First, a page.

COVID-19 & ALS: Frequently Asked Questions
Home Health Care, Medical Appointments and Urgent Care
We recognize that as the COVID-19 (coronavirus) pandemic continues to evolve and new cases are diagnosed in the US, concerns surrounding infection and prevention measures continue to grow as well. We continue to consult with physicians at our Lois Insolia ALS Clinic at the Les Turner ALS Center at Northwestern Medicine to determine recommendations specific to people living with ALS.
Please continue to visit our Coronavirus (COVID-19) Information & Updates page for the most up-to-date information from the Foundation.
I HAVE IN-HOME NURSING (CARE AND/OR INFUSIONS). SHOULD I ALLOW THEM TO ENTER THE HOME? WHAT PRECAUTIONS SHOULD WE TAKE?
CARE: Although our Lois Insolia ALS Clinic recommends limiting non-necessary visitors to your home, some aspects of home healthcare are essential. If possible, limit the number of outside healthcare workers that enter your home. Ensure your home health nurse(s) takes all necessary precautions including hand washing and wearing personal protective equipment (PPE) including properly fitting surgical (paper) masks and gloves. In addition, nurses who are sick, or have had potential exposure to someone infected with COVID-19 should NOT work in your home. If you have any concerns, you may reach out to your home healthcare company to discuss a plan that is safest for you or your loved one.
HOME INFUSIONS: If a person living with ALS receives infusions at home, you may continue to do so, if possible. Take the same precautions as mentioned above, and if you have any concerns about receiving the infusion, please contact your ALS clinic team at our Lois Insolia ALS Clinic by calling 312 695 7950 or using MyChart: Message your Northwestern Physician to ask any non-urgent questions.
MY CAREGIVER CARES FOR OTHER PATIENTS AND/OR HAS OTHER JOBS. SHOULD I BE CONCERNED?
It is important to have open communication with your caregiver to better understand additional risks you may be exposed to and help limit major disruption to your life. If you are uncomfortable with the potential risks, please call the home health agency for additional guidance. Below are some tips to help mitigate risks:
- Caregiver washes hands immediately upon coming into the house and regularly throughout your shift.
- Caregiver to wipe down and clean surface areas, doorknobs, medical equipment and tubing and other bacteria/viral-ridden areas during your shift.
- Caregiver to monitor use of supplies and prevent waste as much as possible, while also protecting caregiver and family.
- Caregiver must immediately call if members of their household or other patients they care for have signs and symptoms of a respiratory infection. The caregiver should not report to work.
- Request that caregiver leave an extra set of clean clothes to change into while working.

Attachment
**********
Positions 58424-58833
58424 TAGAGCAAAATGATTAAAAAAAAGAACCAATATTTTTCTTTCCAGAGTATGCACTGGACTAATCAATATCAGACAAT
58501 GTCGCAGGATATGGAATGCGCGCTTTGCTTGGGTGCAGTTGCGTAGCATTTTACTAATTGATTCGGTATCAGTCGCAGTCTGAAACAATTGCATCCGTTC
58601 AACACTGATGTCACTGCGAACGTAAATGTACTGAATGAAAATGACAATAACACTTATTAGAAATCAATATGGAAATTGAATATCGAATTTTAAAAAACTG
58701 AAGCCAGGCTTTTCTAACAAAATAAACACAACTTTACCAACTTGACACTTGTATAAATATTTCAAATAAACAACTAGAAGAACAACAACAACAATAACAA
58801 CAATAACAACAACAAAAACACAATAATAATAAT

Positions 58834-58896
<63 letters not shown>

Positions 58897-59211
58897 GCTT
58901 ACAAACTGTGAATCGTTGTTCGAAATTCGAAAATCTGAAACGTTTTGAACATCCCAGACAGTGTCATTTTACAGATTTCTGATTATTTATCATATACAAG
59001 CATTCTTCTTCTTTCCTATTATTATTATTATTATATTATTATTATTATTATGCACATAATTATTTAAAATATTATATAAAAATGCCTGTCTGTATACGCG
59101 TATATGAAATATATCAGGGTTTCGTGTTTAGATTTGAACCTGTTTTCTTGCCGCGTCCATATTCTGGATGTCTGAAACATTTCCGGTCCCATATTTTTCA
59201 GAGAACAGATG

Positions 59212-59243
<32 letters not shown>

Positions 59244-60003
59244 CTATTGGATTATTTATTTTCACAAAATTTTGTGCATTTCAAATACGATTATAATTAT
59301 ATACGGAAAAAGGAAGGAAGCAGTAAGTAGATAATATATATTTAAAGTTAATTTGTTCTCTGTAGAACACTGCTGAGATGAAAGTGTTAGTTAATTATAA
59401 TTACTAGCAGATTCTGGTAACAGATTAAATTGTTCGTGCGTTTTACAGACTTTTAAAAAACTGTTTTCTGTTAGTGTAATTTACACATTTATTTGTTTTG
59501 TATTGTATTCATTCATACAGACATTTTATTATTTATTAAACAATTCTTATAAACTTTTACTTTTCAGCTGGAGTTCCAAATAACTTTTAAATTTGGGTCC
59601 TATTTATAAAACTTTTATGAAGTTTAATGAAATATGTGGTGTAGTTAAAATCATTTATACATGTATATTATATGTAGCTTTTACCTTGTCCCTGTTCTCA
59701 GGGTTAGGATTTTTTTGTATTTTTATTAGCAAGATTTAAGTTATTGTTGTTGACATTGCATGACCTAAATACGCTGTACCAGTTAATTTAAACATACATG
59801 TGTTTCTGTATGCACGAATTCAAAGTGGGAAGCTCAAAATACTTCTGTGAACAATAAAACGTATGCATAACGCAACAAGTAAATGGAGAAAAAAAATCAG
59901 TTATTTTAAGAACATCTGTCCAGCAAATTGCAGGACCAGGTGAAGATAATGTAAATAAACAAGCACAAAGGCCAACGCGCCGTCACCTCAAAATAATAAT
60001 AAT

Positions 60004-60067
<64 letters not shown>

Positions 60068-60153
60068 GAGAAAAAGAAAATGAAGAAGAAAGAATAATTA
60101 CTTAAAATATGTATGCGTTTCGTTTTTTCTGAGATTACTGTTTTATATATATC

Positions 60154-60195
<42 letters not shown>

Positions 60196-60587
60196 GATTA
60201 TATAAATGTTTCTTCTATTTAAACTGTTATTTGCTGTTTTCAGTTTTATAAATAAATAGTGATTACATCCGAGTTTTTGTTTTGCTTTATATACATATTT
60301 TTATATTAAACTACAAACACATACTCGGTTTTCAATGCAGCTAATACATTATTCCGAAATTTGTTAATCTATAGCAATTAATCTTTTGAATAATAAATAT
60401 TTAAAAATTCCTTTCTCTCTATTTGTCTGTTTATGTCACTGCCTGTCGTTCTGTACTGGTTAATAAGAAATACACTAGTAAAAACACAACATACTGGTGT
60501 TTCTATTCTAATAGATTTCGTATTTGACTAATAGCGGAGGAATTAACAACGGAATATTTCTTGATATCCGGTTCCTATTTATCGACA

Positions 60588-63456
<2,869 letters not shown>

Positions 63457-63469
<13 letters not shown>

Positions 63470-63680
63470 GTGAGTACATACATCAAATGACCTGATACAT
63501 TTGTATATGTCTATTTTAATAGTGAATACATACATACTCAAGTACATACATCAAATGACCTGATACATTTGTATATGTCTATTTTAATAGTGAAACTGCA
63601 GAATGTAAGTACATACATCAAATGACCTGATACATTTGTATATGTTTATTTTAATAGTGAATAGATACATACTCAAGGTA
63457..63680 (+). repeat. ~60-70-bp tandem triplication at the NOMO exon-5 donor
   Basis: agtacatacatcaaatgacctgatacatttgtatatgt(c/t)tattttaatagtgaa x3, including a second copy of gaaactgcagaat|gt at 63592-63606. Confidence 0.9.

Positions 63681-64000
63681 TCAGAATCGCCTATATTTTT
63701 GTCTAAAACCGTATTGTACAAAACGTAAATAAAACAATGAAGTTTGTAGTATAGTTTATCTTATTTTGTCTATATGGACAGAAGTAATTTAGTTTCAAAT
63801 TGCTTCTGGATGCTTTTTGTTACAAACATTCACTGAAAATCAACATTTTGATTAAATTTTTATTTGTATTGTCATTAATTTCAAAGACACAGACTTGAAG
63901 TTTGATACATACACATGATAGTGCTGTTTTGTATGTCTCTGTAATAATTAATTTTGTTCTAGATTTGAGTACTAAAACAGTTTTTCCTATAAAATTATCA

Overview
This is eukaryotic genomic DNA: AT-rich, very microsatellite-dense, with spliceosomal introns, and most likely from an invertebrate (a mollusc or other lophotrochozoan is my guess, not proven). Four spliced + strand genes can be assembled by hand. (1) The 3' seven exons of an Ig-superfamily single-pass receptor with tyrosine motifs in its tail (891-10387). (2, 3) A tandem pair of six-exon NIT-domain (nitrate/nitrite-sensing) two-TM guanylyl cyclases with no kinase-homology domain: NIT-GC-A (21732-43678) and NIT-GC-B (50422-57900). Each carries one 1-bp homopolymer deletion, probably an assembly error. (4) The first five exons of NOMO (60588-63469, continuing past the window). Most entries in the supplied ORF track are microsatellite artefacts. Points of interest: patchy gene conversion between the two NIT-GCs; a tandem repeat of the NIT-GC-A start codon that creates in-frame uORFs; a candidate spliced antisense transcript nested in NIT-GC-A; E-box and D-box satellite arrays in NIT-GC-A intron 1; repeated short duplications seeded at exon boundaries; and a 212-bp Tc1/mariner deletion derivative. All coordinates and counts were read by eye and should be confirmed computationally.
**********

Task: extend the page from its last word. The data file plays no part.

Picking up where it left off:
SHOULD I QUARANTINE MYSELF FROM HOUSEHOLD MEMBERS WHO WORK OUTSIDE THE HOME?
For adults living with you who are unable to work from home, consider decontamination practices upon returning home: removing clothing worn outside of the home, immediately showering upon arriving at home, practicing hand hygiene, covering their cough, wiping down frequently touched surfaces and staying 6 feet away from you. Minimize contact with at-risk people in the home.
I HAVE (CLINIC, PHYSICAL AND OCCUPATIONAL THERAPY, INFUSION) APPOINTMENTS AT THE HOSPITAL/INFUSION CENTER. SHOULD WE CANCEL OR KEEP GOING?
The CDC recommends cancelling all non-essential appointments. Currently, our Lois Insolia ALS Clinic advises against in-person visits for the safety of our patients. There are options for virtual care during this time including a phone consult, video visit, or MyChart encounter. If you have a scheduled visit within the coming weeks, our clinic team will be reaching out to explore the appropriate option for your care. You can also send a message to your physician using MyChart to ask any non-urgent questions.
Talk to your ALS clinic team and discuss an alternative plan, such as PT or OT therapy you can do from home. If you have concerns about traveling or going to an infusion site, consult with our ALS clinic team about the safest option for you.
WHAT IF I AM SCHEDULED FOR A FEEDING TUBE PLACEMENT OR AN EXCHANGE?
The ALS clinic team will be reaching out to you to discuss your options since your feeding tube placement may need to be rescheduled. You can also contact the ALS clinic team directly.
WHERE CAN I FIND MORE INFORMATION ON CARE RECOMMENDATIONS FOR ALS RESPIRATORY CARE DURING THIS OUTBREAK?
If you do become ill, do not go to the emergency room or urgent care before speaking with your ALS clinic provider first.
Depending on the situation, they may try to manage the illness remotely. If it is necessary to come to the hospital, they may provide unique instructions for entrance and triage to minimize risk of exposure to COVID-19. Please visit our webpage for more information on best practices for respiratory issues in ALS.